Originally aired on August 28, 2020 @ 6:00 PM - 6:30 PM EDT
Join Cloudflare's Head of Product, Jen Taylor and Product Manager,Annika Garbers, for a quick recap of everything that shipped in the last week. Covers both new features and enhancements on Cloudflare products and the technology under the hood.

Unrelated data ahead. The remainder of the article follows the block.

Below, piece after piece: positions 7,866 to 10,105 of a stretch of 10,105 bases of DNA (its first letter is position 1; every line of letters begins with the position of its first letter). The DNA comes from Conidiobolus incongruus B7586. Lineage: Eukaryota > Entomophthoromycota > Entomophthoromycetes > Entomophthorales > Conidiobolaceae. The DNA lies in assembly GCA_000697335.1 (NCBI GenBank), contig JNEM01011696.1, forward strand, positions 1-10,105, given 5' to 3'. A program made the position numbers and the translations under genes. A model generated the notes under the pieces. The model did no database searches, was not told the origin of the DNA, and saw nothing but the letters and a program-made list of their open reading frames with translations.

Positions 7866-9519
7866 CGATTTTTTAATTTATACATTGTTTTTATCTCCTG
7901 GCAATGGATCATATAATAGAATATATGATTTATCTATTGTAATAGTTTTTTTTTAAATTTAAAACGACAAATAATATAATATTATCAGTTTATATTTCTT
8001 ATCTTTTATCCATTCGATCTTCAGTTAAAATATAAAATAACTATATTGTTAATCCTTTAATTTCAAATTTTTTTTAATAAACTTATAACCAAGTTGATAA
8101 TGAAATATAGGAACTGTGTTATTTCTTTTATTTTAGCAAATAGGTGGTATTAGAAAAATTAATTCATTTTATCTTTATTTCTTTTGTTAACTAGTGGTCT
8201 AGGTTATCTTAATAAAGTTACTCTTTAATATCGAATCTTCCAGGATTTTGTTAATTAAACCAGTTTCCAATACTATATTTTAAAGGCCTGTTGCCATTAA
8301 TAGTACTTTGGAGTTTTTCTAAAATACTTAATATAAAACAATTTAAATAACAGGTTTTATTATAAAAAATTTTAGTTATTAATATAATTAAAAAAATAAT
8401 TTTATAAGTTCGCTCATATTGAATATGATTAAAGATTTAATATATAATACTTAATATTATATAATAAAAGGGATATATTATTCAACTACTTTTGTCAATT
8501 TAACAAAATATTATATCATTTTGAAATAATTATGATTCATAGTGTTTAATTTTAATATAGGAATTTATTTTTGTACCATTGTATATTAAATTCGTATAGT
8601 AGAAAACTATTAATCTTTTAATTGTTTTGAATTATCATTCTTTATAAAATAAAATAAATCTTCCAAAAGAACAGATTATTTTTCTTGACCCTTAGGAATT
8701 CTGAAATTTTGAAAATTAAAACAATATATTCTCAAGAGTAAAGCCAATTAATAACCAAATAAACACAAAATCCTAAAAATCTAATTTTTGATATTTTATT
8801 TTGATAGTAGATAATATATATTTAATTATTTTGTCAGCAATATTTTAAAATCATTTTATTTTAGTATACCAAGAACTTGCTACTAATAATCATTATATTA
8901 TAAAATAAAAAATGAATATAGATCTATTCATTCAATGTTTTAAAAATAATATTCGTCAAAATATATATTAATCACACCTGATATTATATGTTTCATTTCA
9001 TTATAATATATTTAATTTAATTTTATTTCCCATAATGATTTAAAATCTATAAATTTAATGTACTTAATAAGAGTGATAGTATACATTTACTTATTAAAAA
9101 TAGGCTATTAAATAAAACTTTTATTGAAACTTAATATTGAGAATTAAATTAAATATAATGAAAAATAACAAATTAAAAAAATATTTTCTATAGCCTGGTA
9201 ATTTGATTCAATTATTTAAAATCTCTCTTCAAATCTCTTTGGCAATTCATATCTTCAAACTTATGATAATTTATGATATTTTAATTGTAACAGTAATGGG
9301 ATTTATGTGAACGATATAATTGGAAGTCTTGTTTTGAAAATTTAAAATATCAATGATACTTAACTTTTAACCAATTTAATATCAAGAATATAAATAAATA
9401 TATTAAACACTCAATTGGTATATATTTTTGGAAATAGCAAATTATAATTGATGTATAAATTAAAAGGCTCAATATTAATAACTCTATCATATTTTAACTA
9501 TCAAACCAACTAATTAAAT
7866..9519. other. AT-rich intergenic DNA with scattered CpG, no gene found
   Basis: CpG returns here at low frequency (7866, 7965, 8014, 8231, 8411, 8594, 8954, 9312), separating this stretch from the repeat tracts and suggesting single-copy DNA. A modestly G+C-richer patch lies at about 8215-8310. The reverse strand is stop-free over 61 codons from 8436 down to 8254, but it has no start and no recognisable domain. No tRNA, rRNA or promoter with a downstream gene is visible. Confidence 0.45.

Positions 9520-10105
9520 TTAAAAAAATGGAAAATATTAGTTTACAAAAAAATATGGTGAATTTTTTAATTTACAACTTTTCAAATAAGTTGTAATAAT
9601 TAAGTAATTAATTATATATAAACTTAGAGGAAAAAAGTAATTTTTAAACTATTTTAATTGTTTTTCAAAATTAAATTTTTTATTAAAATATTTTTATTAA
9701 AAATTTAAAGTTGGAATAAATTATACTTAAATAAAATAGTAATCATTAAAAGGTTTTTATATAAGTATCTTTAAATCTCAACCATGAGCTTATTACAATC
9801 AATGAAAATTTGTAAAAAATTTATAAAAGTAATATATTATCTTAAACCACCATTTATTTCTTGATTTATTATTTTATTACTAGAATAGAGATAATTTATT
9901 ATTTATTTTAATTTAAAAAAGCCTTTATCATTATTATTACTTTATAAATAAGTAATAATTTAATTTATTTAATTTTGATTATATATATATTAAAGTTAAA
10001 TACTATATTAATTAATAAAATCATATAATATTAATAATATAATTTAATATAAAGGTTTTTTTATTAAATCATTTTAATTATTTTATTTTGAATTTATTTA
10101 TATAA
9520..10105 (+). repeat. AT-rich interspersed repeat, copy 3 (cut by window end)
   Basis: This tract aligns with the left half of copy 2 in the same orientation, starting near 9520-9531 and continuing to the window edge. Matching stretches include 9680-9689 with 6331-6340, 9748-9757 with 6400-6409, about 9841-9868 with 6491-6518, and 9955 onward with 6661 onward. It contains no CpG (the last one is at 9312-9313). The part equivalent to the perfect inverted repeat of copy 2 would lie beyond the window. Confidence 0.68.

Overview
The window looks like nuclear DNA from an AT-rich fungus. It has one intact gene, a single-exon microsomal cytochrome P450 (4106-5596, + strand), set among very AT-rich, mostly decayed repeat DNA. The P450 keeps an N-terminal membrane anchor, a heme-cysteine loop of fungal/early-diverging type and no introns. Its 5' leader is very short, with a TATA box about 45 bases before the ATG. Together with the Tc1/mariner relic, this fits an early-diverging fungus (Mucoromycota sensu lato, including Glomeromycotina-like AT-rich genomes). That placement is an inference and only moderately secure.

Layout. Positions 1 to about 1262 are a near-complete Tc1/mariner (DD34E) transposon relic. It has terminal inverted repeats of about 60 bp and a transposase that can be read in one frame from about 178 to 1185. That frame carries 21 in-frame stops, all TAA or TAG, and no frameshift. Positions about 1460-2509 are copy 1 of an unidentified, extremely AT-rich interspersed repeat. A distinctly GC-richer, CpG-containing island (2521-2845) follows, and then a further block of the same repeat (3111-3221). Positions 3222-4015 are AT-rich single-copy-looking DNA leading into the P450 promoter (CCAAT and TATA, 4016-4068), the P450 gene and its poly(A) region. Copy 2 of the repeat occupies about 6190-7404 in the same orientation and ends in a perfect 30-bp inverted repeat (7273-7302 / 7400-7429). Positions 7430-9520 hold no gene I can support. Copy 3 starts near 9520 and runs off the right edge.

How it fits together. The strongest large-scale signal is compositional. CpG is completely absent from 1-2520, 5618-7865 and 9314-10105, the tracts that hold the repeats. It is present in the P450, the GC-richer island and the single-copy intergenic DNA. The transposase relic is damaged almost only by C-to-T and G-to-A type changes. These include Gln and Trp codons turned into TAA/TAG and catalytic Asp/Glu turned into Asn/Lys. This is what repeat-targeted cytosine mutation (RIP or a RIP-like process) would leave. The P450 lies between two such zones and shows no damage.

Hi, I'm Jen Taylor, Chief Product Officer at Cloudflare and I am thrilled to welcome you to another installment of Latest from Product and Engineering. Awesome, thanks Jen. I'm Usman, Head of Engineering at Cloudflare and we have a very special guest this time, one of our favorite teammates. Pat, why don't you say hi? Great to be here, long time listener, first time caller. Thanks for having me on the program. Patrick Donahue on the product management team focused on security products. Excellent. We wouldn't be able to do that without cracking up, but it's awesome. So great. I think part of the reason we wanted Pat here is to talk about security products. Jen, what are some of the first questions we want to ask Pat? Yeah, so Pat, one of the things I've been spending a lot of time thinking about over the course of the past couple of weeks is what we've been doing with our web application firewall or WAF. I've seen a lot of stuff come off the factory floor for that. And I'd love to just understand, stepping back, what is a web application firewall? Sure. That's a great question. So a web application firewall, it's a piece of software that sits between a browser and our customers' applications. And what it tries to do is it looks at those requests and that traffic and tries to identify requests that are potentially bad and potentially dangerous for the application. And so as those requests come from the browser, it'll break it down into different parts and look at that and try to identify, is this a malicious request coming in that we want to not let through? Something that maybe is a specific hole in the particular application that the request is headed towards? Or maybe it just looks generically like something that is bad that we want to block. And so it sits between those applications, wherever they may be, whether they're in the cloud, SaaS applications, or potentially on our customer servers. Now, how does that fit in with DDoS and rate limiting? When we talk about our security solutions, we often talk about them as a suite or a host of solutions. How does that work with these other, how does the WAF work with these other things? Yeah, no, absolutely. So we like to think of the web application firewall as the tentpole that holds up all these other solutions. And so it's where you go in the Cloudflare dashboard and the Cloudflare interface to configure all those other security products. And so we've got a couple of different parts of it. So we have what we call the managed rule sets, which are the rules that our security researchers are writing and researching and developing, oftentimes, immediately, as soon as something's announced. And then we have what we call the custom rules in there, which are the tools that we give people to write their own rules and craft their own rules. It used to be that you'd have to go and fill out a form and wait a couple of days for someone to get back to you and fill something out. And I saw them in an old mockup the other day, and I was like, whoa, where did that come from? And so it used to be you'd have to wait, but our customers, obviously, they want to be able to kind of serve stuff to themselves without anybody having to jump in. And so we've given all these different tools and we're packaging those together in what we call firewall rules. And so you could write a rule that says, don't let something above a certain number of requests per minute, for example, come in. And so that would be a rate limiting rule. But all of these kind of layer seven application layer security tools together form our web application firewall. You know, when I first was invited to join Cloudflare by our CTO, John Graham Cummings, an old boss and friend of mine, he sent me an email. I kept that email. It said, you've got to join this new company called Cloudflare. They're doing some really cool firewall stuff. And when I asked John, what does that mean? He's like, well, actually, we're trying to patch the Internet, which is a line that we used to use a lot of Cloudflare before it became, actually, we're trying to build a better, you know, help build a better Internet full stop. Patching is a small scope. But if you go back to that idea of patching, what is it that we're actually doing there? Firewall rules, after all, have been around for a long time. I remember, you know, reading about ModSec and Apache. And like, as soon as, as soon as there were web servers, there were firewall rules. So what's some of the evolution that Cloudflare has gone through here? As we've, you know, gone from literally providing, you know, Apache ModSec rules to like some of the some of the really advanced stuff we've got going on? Yeah, great question. And when I was looking, early on, I was writing a document trying to position some of the strategy on the product side. And I came across, I think it was a YouTube video by our CEO, Matthew. And he was talking about, and I think Michelle was in as well, talking about building a firewall in the cloud. And that was, you know, the earliest, I think, one of the mission statements of the company. Yeah, there you go. And so, you know, the form, as you mentioned, kind of early on, it was a lot of individual signatures matching against things, ModSec, you know, some of the technologies that were used. We've been spending a lot of time trying to build a really sophisticated engine that I like to think of, like as a toolbox, where you can kind of plug in a bunch of different things. And some of those things, you know, the engine itself, we've spent a lot of time improving from a performance perspective, because one of the things that, you know, we take very seriously is anytime we build a security solution, we don't want to have any impact on performance, right? It's no good if we block a request, but every request, you know, takes five seconds to get through. That's not a great user experience. And so, we spent a lot of time upgrading that engine, and we're using something called Rust now to rebuild that engine. And Rust is really cool. And you can probably tell me more about why that's cool. But it definitely is something that, you know, it gets a lot of great discussion going when we mentioned that. Yeah, let's talk about that for a second. You know, I think one of the things that's very appealing about, that appeals to a lot of engineers, and part of the reason they joined Cloudflare, it's because it's not scared of new technology. When we see something that we think, actually, this tech could help us answer a problem that we've been, that we're trying to solve in a more efficient or smarter way, we can be some of the early adopters. We were one of the first companies that really leaned into Go, which has now become a very popular system for programming language. But the time that Cloudflare started was still pretty new. And in the same way, I was in a meeting where a bunch of engineers said, yeah, I think this new firewall should be written in Rust. And a part of me was like, that's really cool. And the other part of me, like the manager grown up part was, are you guys picking that because it's cool? Or is there actually a good technical reason for why you're picking it? And they're like, no, let's explain something to you. The challenge is we need to be able to make it easy for people to offer these rules and test them. And that's in our control plane. That's a completely different part of the Cloudflare stack than what happens at the edge. And the edge was based on a different programming language called Lua. So we wound up half of it Lua, half of it Go. And that's where you wind up with the engine in which you're defining a rule and the engine in which you're executing that rule are different. And that can lead to exactly the kind of problems that Cloudflare was trying to solve for people. So the solution was, if we use the exact same library that is implemented in Rust, and we pick Rust because Rust is fast and it doesn't have memory leaks, which is the other thing we have to be very careful about here. Because if we write in a language that gives us fantastic performance, but puts the onus on the programmer to make sure that there's no world in which you could ever make a mistake, then we open ourselves up to the possibility of other kinds of problems, which are, okay, fine, we have awesome performance, but we want to be careful that we don't land up in a world where we have security issues. And so Rust gave us both. It gave us that great performance, and it gives us that guarantee of memory safety, and we can run it in our control plane as well at the edge. And that was exactly the genesis. We're like, all right, we're going to be a Rust shop. And so that immediately continues integration, dev tools, like all the rest of the stuff that shows up in those chat channels inside Cloudflare where people are learning Rust, and that's all great. I want to go back to something, Pat. So when people, when you talk about, let's just make this concrete for our viewers here. What are the components of a firewall rule? So when you want to define one, you know, we alluded to a second ago, the customers would call in and want to write a rule. What does that mean? Like, you have to write a program to do that? Is that just a few, like, what are the inputs in the fields that go into a rule? Sure. Yeah, that's a great question. So the engine itself is fed, we've actually come up with a language for it. And so we call, we kind of based it off of Wireshark, which is a tool that network administrators are probably familiar with. I used to use it back when I did networking. A long time ago. Yeah, it had some different names early on. That's right. It used to be called Ethereal. Yeah, it used to be its name. That's right. Yeah, showing our age here. So we would use that, and it would give you this really expressive syntax where you could go in and you could say, you know, I want to look at this TCP port, or, you know, part of the TCP packet. In the same way, we can do that now. We can say, I want to look at the HTTP request headers or the body itself. And so if you think about a web request, your browser's making, there's a couple different components of it, right? So there's the target where it's sending it. What is the application? What is that host name? What is that port? The path itself, you know, slash V1, V2, slash, you know, whatever it may be. So there's kind of the basic, the request attributes there. There's also the headers that are in the request, right? So your browser, you know, I'm sitting here using Chrome, I sometimes use Brave or Safari or other different browsers. The browser's identifying itself and saying, this is, you know, who is making the request or what is making the request, as well as other different, you know, headers that give information. And we didn't want our customers to have the right programs to match against this. So they absolutely can if they want to use a worker to do really sophisticated things with the WAF. But what they can do is simply use that expressive language that we've created to match those patterns. I want to go back and mention one thing that I left out before. The engine that we've built, we initially released that for customers to write their own rules, and we call firewall rules. The team has the manage rule set, as I mentioned before, those rules are creating, they had built those in that old Lua technology and written actually originally by your boss, our CTO. My boss, that's right. Yeah, yeah. And so... The agency was here, was a joke on one of the slides, in fact. Yeah, yeah. We have a nice counter of how many lines... Yeah, how many lines of CTO. That's a good metric for all startups out there as you're growing. How many lines of founder code are you deleting? That's a great method. Exactly. And so, you know, what we're doing now is we're porting those rule sets and we're kind of taking the opportunity to reinvent what that user interface looks like. If you think about, you know, Cloudflare going back a number of years, we largely were managing, you know, companies that would bring their entire domain to us and they would have, you know, a kind of a common rule set across that entire domain. We now have really large customers managing many hundreds, if not thousands of applications. And so we want to make it so you can say, I want to apply these particular rules for this set of applications and these rules for that set of applications. And so we're making it a lot easier to do that as we bring those rule sets into that new engine. And the reason that it's really important, you mentioned that sort of virtual patching. A lot of the applications, you know, you might have hundreds of applications. If you're a company today, you don't write all those applications, right? You may use them. I'm using WordPress or whatever, right? Yeah, exactly. Exactly. And so you, in a lot of cases, don't have the ability to go in, you know, as great a coder as you are. I'm sure you can fix them all, but you don't have the ability to go in and do that. And so if you can put Cloudflare, put a web application firewall between the browser and the attackers and the scripts and things like that, and those applications, wherever they may be, we can respond a lot faster. And we've got, you know, 25 million plus properties using us. And so it's inevitable that somebody is going to have the same application that you do. And so we can deploy that and everybody can take advantage of everybody's protected. Well, one of the things that I think has been really interesting, Pat, as you talk about that journey, like at the inception, when we first created the WAF, you know, you had kind of single customer, kind of single zone, single domain on us. And now you've got customers who are managing really complicated portfolios and many of them managing, you know, lots of kind of different kind of lists of IPs and kind of managing a lot of complexity. Can you talk a little bit about some of the things that the team has done and is doing to kind of simplify this level of management and this flexibility? Sure. Yeah. And I want to key on one of the things you said, which is lists. So we have customers that may maintain a list of IP addresses that they've previously had either problems with, or maybe lists of IPs that are monitoring their systems or whatever that may be. And historically you could write these rules that say, you know, on a one -off basis, allow this, lock this, challenge this, et cetera. But we didn't really have a data structure at the edge for people to maintain those lists. And so what we're doing now is we're allowing a list to be created and we can store that and we can replicate that to all of our data centers around the world. And the web application firewall runs on every machine and every data center, and they can maintain that list and then reference that. So to give you an example, you might have a list of, you know, bad guys or something that you've seen that have been sending you bad traffic, and it might start out with, you know, a hundred items. And over time, you might be adding items to that list. We can manage that for you. And so we've given recently the ability to create custom lists. One of the things I'm really excited about that we're going to build on that is something that we call managed lists. And so those are lists where we take care of figuring out, you know, which IPs make sense to go in here. And so if you're using Pingdom, for example, or Catchpoint or one of these monitoring tools, you might want to bypass a bunch of different rules. And if we can maintain that for one customer, then another customer can kind of use those same rules. And we only have to do it once and save the burden there. And so that's something that we've started with IP addresses, but we're also going to be letting people specify lists of countries and ASNs, which are, you know, network numbers that they'd like to take action on in some way. And so that is a recent launch for us. Sometimes when I'm explaining firewall rules to people who are not used to being web administrators, I use the analogy of email filters. Because there's actually a fair amount of homology here, right? Like it's the same kind of thing. You've got this ocean of stuff coming at you and you want to automatically delete anything that's got, you know, some keyword in it or, you know, automatically label something with family if it's from your parents or your siblings or whatever. And I think, you know, in the same way that you could start to see a world where, yeah, I know what I need to do, but it would be so tedious to create every single rule and list every single, you know, Muzaffar who has an email address. Wouldn't it be great if I could just say, if the from is from one of my family members, and I just keep that list separately, then that can be, that makes the rule writing so much easier. And, you know, and sort of the extended thing that you're sort of, the analogy can extend here is like that list might be useful to other people. And so like this list of pingdom IP addresses or a list of common blocks or whatever becomes a library almost in and of itself. Absolutely. And so there's those very basic lists. Like this is a list that is relatively static and it changes a little bit over time and we're providing that convenience factor. But then there's another set of lists that I'm really excited about, which are more kind of the threat intelligence based lists, right? So, so lists of IPs that we've seen perhaps, you know, attacking other customers, or in one case, we're getting ready to give some access to something that is what's called a list of open proxies, right? And so a proxy is something that you could run on your machine, or maybe you don't even know it's running and attackers might, you know, run that traffic through it. And so it's just a place where bad guys can collect and do bad things. Exactly. And so if we can scan the Internet and we can find those lists and we can assemble that for our customers, then they can reference that in a firewall rule. And so the beautiful thing about lists is that they can be referenced in that, that wire shark-like language you mentioned. And so you can combine a list with other intelligence in there. So you can say, you know, is this coming from behind an open proxy? And does it have a bot management score, you know, of, of, of less than 30? And, and does it have a, you know, user agent that's, that's X or Y or whatever. And so that's the power of putting all those things together. And that's what, that you know, everything you add makes the existing things more powerful in that engine. The other thing is like, it still looks like a wire, like anybody who's used wire, and let's be clear, like wire shark is to network administration, like a stethoscope is to healthcare. Like it is a universal tool. Everybody uses it. And, and, and so really what we're saying is that even when we use these advanced features, it still just looks like a wire shark filter. Like, even if I've never logged into Cloudflare before, I just learned what Cloudflare was five minutes ago. If you, if I, if you, if you take the, someone who's used to using, who understands how to read a wire shark filter and show them a firewall rule definition, they'll probably look at that and go, yeah, I get it. I know what that's trying to do. Yeah, absolutely. And as someone who used to have to administer, you know, a whole bunch of different systems, it's nice to have kind of a single system, regardless of where my application is. I used to have to manage, you know, a Cisco firewall, a checkpoint firewall, a few other different things. And I was always in my mind trying to switch back and forth. It's like switching programming languages. You're like, yeah, how do I catch exceptions here? How do I do this? You know, what is the logging way to do it? And so that's, that's the kind of the spirit of, of us. We try to introduce things in that way to make that easy. It's awesome. Yeah. Well, and the thing I also really like is again, it leverages wire shark, but back to your sort of email filter analogy is fine. I mean, part of what we do when we build product is, you know, we try to focus on making it accessible for, for everyone. And so a big part of what the team did with firewall rules is build a really intuitive UI. And so really you can, you can, you can get in there and you can use, you know, if you know your wire shark, you can use your wire shark, but you've also got a really intuitive kind of click and point interface that pulls in all of these different, what I would call them as like primitives of like the list and stuff right there at your fingertips. So you don't actually have to know the language itself in order to get up and running, which I think is, is critical for, for especially people who are just getting started or for teams that are in the process of scaling. Yeah. And that's really hard as someone who's tried to build something like before, to be able to build something where you can go back and forth, right. Usually you can kind of click and, and add some Boolean logic and it'll create the expression. But then if you edit that expression, you really can't go back. So I was, yeah, that's a, and so I personally, when I'm learning it, I'll use that interface and then, okay. Once I get accustomed to it, I'll switch and you know, you're a little bit quicker there. I've talked a lot about the matching part. Like it's, you know, again, if you think of a rule as an, if that, if this, then that kind of construct, what is the, that like, what are the legal things you can tell Cloudflare to do and how has that evolved over time? Sure. So we, we think about separating a match on one side, all of those parameters you mentioned, then like an action on the other. And so if that matches, what sort of action do you take? And, and the most, you know, the easiest thing to understand is simply just block that serve, serve an error page saying, you know, you're not getting in here. You sent something bad. Right. And, and, you know, we have a default page for that, or you can kind of customize and brand that and see what that looks like. But then there's, there's other perhaps, you know, less drastic approaches that you might want to take. And so maybe it's the case that you are reasonably confident that this is a bad request, but you're just trying to block, you know, random scans on the Internet. And you want to make sure that this is actually being sent by a legitimate, you know, person and, and somebody that's actually sitting there behind the keyboard. And so you could elect to serve what we call a CAPTCHA, which is a, you know, a test to try to determine is this actual human? And everyone knows, you know, clicking on those boxes and trying to identify the bicycles or sidewalks or whatever. Yeah. Yeah. And so that, that would be one other, you could also redirect to a different origin. And so we, we recently released something. So we have multiple teams working on this engine, which I think is really cool. And so we have our, our FL team in London actually gave a new functionality here called URL rewriting. And so this is kind of in test mode. Now we're going to release this quite, quite soon where that request might come in and you say, you know what, I know this is a bot. I want to send them to a different page rather than I would send a legitimate human to, and you want to serve maybe some bogus data back, or you want to maybe change the price. You think they're trying to scrape your page. And so you can do a whole bunch of different things. And so just like we're building up that, that matching capability, we're also building up the, the action capability. And so rewriting, actually running a worker, if you detect a certain thing you know, redirecting to a honeypot, slowing the response down, there's a whole bunch of actions that we're going to put in your tool. This is all headache that used to have to live on the origin and is now coming at in exactly the way the customer wants it at the cloud for edge. And it ties in, you know, it ties into the whole vision of serverless. It really is. It's so powerful and it's just simplifies everything that the origin has to worry about. Absolutely. Yeah. I think one of the other things that I think has been really interesting about the work that the team has done is, you know, as we've talked about it, you know, it's a fairly complicated and sophisticated engine. And it's often difficult for, for people as they're looking at this to understand what's going on. You know, I think one of the most powerful things the team has done is really the robust analytics that they've put on top of it. Pat, can you talk a little bit about kind of the journey around those analytics and kind of what you were, what you were trying to solve and kind of where we're at with that now? Sure. So when I joined Cloudflare number of years ago, everyone was kind of writing their own analytics engine for, for individual products. And you would, you would go from, you know, one zone -based view to, you know, a different product view and you'd have these kinds of very disparate interfaces. And it would be tough to sort of reconcile between them. And so we, we worked very closely with the data and analytics team to try to standardize and streamline what these, these analytics look like. And so if you're today going in and you're looking at, at the firewall, what we call firewall events, and then you're going to go look at cache analytics, you know, you, your proficiency that you're building up is, is useful on those other products. And so we spent a lot of time working with the design team, as well as the front end team to implement this. And, and there's, there's a single kind of interface now that gives a vantage point into what are all the things that, you know, we've blocked for you or challenged for you or done this or done that, where are you getting attacked from, where are the IPs, where are the top, you know, user agents. So, and so we provide a whole bunch of information now that you can go in and see more or less in real time. And you can see, you know, what is actually happening on your, on your domain, for example. You can kind of slice and dice it however you want. There's a filter component. And so you can actually, you know, drill into the particular data. And then one thing that is somewhat recent is after you've drilled into that data, what do you want to do with that? So you might want to actually feedback that, that back into a rule. And so we built a feedback loop there to say, okay, I know this is, you know, problematic. I want to, maybe I was challenging it before, but I want to outright block it. And so we've kind of tightened that feedback loop. The other thing that's really cool about, I think that's one of the coolest features, you know, for a long time, the mission used to be actionable analytics, actionable analytics. Like it's not enough to show a report, like make it clear what you're supposed to do about it. Not only do we make it clear, we put the UX importance on the graph. It's so it's, it's such a tight feedback loop, like this thing, I want this thing to go away, or I want more, you know, I want to redirect these to, like you said, to whatever actions are available. It's, it's, it's really nice. And even before you actually apply the rule, you can preview what it would do. And so I know as somebody that, you know, used to log into routers and make changes, that sinking feeling when, you know, you enter a command and then the terminal doesn't respond, right. You've shut down the interface or you've done something. What we've done is something similar where you can actually write a proposed rule and then say, you know, show me what this would have done historically to traffic based on, you know, looking back over a number of days, typically a 30 day period. And you can see, giving, giving yourself confidence before you do it. The other really cool thing that we did with the analytics engine is we built it on top of GraphQL, which is a, you know, technology from Facebook, makes it really easy to write expressions, to pull data back from a number of different sources. And, and what it's allowed people to do is, you know, we've built a, what we think is a really great user experience and interface on top of it. But by no means do you have to use that, right? You could write your own UI if, you know, if you're bored one weekend and you want to build up your own analytics. Yeah, no, it's, it's interesting how many times I think Jen, we've done five of these and I think four or five times GraphQL keeps coming up. It's not just that it unlocks so many opportunities for our customers. It's the thing that unlocked the analytics revolution inside Cloudflare. That's how we were able to build all those, all those cool interfaces was this, this fantastic world where the client engineers can literally tell the server, give me this information and put it in this format. Like, I don't need to, I don't need to, I don't need to buy cupcakes for the server team. I can tell the server, I want this, this, exactly this combination of fields, this information, package it up in this structure and send it back to me. It's, it's really great. Well, and also that standardization and the kind of the components that we built on top of it, it's just accelerated our innovation, right? I mean, like one team starts doing one thing on analytics, like zoomable analytics. One team's like, I'm going to make my analytics zoomable. And another team's like, I'll take that now too. And all of a sudden, boom, we've been zoomified across the entire dashboard. Pat once, I think you even tweeted this, Pat, you said like one of the cool things about being a product manager at this time of its evolution is that there's so many great components that we can all use, you know, like that bots team is also using, is putting signal. That's another field in the action for the firewall, you know, deal with rate limiting. So like it's the, because it's a great extensible framework, you know, we've been able to pour all these great new features on top of it. Yeah. I mean, it's a, it's a really fun time to be a product manager here. You don't have to, you can, you can go in and kind of raid what other teams have built and package it together and add some additional stuff on top of it and really deliver, you know, a lot of value. And I think one of the areas where we're, we're focused on right now which we've been talking about web applications, right? Web applications are powered by APIs, right? Yeah. And so, so, you know, on the backend that's a request that is, is supposed to be coming from some sort of automated system, right? So it might be, you know, your mobile application, it might be an IOT device. You've got a lot of customers using some, some really cool IOT use cases. And so what we've really been focused on and going deep on is protecting that API traffic. And so making sure that, you know, only legitimate IOT devices, for example, are connecting or only legitimate mobile applications. And so one way to do that is what we did before on the server side is what we did something called universal SSL, which is we generate a certificate for the server and the browser connects and the server says, you know, I'm, I'm really this domain and here's how I can prove it. We're doing the same thing now on the client side. So the server is saying, Hey, hey, client, prove to me that you are who you say you are. An Internet of things device that should be talking to my server and not just some random person. Yeah. How do I know you're my refrigerator, you know, versus my neighbor's refrigerator. And so we're, we're, you know, we've got some really cool stuff in the works there to, to help secure that and make sure, you know, using that same cryptography that it's going to be protected. The other thing we're doing is we're kind of flipping the model on its head and saying how do we make sure that not just what's bad, but what's good. And so being able to tell us, Hey, this is, this looks exactly like, these are the parameters and structure of a good request only let that stuff in and not others. And so I know we're kind of closing in on our time here, but I could, I could go on and on and talk. I know you could like, as I was joking with Jen, like, yeah, we need to get Pat on for multiple sessions for sure. There's a ton to talk about here. And it's been, it's just been great to have you on Pat, just to get kind of a quick update on some of that. And we'll definitely have you back to drill in, especially as, as some of these other things kind of, kind of hit the, hit the market. But thanks so much for coming and spending time with us on a Friday afternoon. Thank you Usman for, for another pleasurable Zoom afternoon over in front of a big virtual You gather around my lava lamps. Excellent. Thanks again, Pat. It was great talking to you. All right. Thanks so much.